Student Perspective: Sciences Po, Paris Campus – Elana Bartholomeusz

River Seine and Musee D'Orsay.

River Seine and Musee D’Orsay.

Elana Bartholomeusz completed an exchange at Sciences Po, Paris, in Semester 2 2017. 

My experience at Sciences Po University in Paris was, to put it simply, like nothing else I had ever done in my life! This exchange was so rewarding for countless reasons, and I really enjoyed so many aspects of the student and Parisian life. As well as the social and study factors, I gained extensive cultural knowledge and was constantly inspired by going to endless art galleries, museums and small exhibition openings – to the extent that I’d now consider incorporating art/art history/media into my career.

One important thing about the SciPo Paris exchange is that there is not a huge amount of actual on-campus life – no official residence like the stereotypical American colleges. However, I liked this – I would not have enjoyed dorm life with continuous team activities etc. In Paris I was able to separate my classes from my university social circles to my non-university and residential experiences.

River Seine.

River Seine.

The Welcome Programme was a lifesaver in terms of networking: I met so many international students and made a circle of at least 5 good friends and an outer group of about 15 who we met constantly for parties and catch-ups. These friends came mostly from Europe, the UK and Australia, but also from the Middle East, the Americas and Hong Kong. The wide array of subjects I took in English and French, traversing Political Science, Democracy, Religion, French & Art History were all interesting, the professors being very competent, and often leaders in their fields. There is quite a high level of academic commitment expected at Sciences Po, which overall I didn’t struggle with, but some others did.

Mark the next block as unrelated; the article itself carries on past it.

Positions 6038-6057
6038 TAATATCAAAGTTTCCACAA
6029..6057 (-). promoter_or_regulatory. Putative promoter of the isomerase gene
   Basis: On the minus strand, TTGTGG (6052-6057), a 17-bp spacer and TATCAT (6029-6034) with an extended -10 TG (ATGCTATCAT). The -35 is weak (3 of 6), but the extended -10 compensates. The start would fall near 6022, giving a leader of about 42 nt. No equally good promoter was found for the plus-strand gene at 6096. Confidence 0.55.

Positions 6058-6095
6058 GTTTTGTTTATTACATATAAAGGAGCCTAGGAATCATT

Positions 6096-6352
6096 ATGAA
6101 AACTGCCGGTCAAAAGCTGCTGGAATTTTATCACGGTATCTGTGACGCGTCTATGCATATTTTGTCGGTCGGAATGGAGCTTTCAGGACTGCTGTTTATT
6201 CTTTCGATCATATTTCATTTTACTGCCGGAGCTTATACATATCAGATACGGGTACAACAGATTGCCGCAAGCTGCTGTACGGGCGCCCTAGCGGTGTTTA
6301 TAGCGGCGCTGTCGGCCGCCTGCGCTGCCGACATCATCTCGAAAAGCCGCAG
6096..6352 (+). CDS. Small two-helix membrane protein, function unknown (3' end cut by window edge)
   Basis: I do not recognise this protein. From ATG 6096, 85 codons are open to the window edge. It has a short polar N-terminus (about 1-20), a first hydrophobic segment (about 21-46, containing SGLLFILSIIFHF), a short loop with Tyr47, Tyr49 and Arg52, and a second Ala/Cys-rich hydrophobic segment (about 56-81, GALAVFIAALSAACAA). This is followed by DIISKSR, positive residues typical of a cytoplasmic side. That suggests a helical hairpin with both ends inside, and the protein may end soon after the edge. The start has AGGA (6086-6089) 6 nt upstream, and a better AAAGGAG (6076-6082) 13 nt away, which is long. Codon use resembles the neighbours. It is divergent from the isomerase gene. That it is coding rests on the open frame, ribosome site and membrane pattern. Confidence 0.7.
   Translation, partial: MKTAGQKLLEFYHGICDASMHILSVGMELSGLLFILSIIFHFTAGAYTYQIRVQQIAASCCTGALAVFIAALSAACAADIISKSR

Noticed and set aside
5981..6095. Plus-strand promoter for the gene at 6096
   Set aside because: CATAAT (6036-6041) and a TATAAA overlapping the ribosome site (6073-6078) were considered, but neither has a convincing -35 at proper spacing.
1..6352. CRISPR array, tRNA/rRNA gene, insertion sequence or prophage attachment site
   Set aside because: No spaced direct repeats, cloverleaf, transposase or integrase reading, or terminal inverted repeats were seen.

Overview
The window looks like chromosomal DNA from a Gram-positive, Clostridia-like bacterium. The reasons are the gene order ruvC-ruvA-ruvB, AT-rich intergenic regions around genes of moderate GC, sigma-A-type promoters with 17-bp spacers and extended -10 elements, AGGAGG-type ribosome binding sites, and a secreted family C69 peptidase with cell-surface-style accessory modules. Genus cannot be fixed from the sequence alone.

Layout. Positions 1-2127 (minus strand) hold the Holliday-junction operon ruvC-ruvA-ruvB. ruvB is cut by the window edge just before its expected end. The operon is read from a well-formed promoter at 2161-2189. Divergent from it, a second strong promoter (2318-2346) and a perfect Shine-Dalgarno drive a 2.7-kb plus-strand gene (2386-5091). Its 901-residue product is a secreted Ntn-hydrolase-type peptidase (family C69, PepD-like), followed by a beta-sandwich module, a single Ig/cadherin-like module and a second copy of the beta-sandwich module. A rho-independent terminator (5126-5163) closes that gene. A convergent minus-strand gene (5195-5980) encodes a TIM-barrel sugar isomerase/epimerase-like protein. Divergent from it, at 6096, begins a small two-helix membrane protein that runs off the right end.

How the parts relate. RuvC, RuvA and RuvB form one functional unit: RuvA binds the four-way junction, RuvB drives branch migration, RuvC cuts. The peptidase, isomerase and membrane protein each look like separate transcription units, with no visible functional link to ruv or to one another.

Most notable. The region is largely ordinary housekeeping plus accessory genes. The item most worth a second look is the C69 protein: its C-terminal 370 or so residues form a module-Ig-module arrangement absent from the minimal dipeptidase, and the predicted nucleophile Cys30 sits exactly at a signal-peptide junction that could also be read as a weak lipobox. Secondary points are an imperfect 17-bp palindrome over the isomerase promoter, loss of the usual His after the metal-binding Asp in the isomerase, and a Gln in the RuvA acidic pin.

Inside the Louvre.

Inside the Louvre.




The advantage of being an overseas student really gives you the chance to immerse in the nation and its culture, and live as close to locally as possible. I found this to be the key factor about studying in France. Having spoken and studied the language for several years, I enjoyed being able to experience my dream of living and working in the country, and assimilating to some extent with students there. Additionally, my exchange gave me the proximity and free time to explore many other European destinations on weekends and after the term – including seeing the Venice Biennale, going to Rome, Athens & Greek Islands, Spain, the UK, Copenhagen, Istanbul, Vienna and Berlin.

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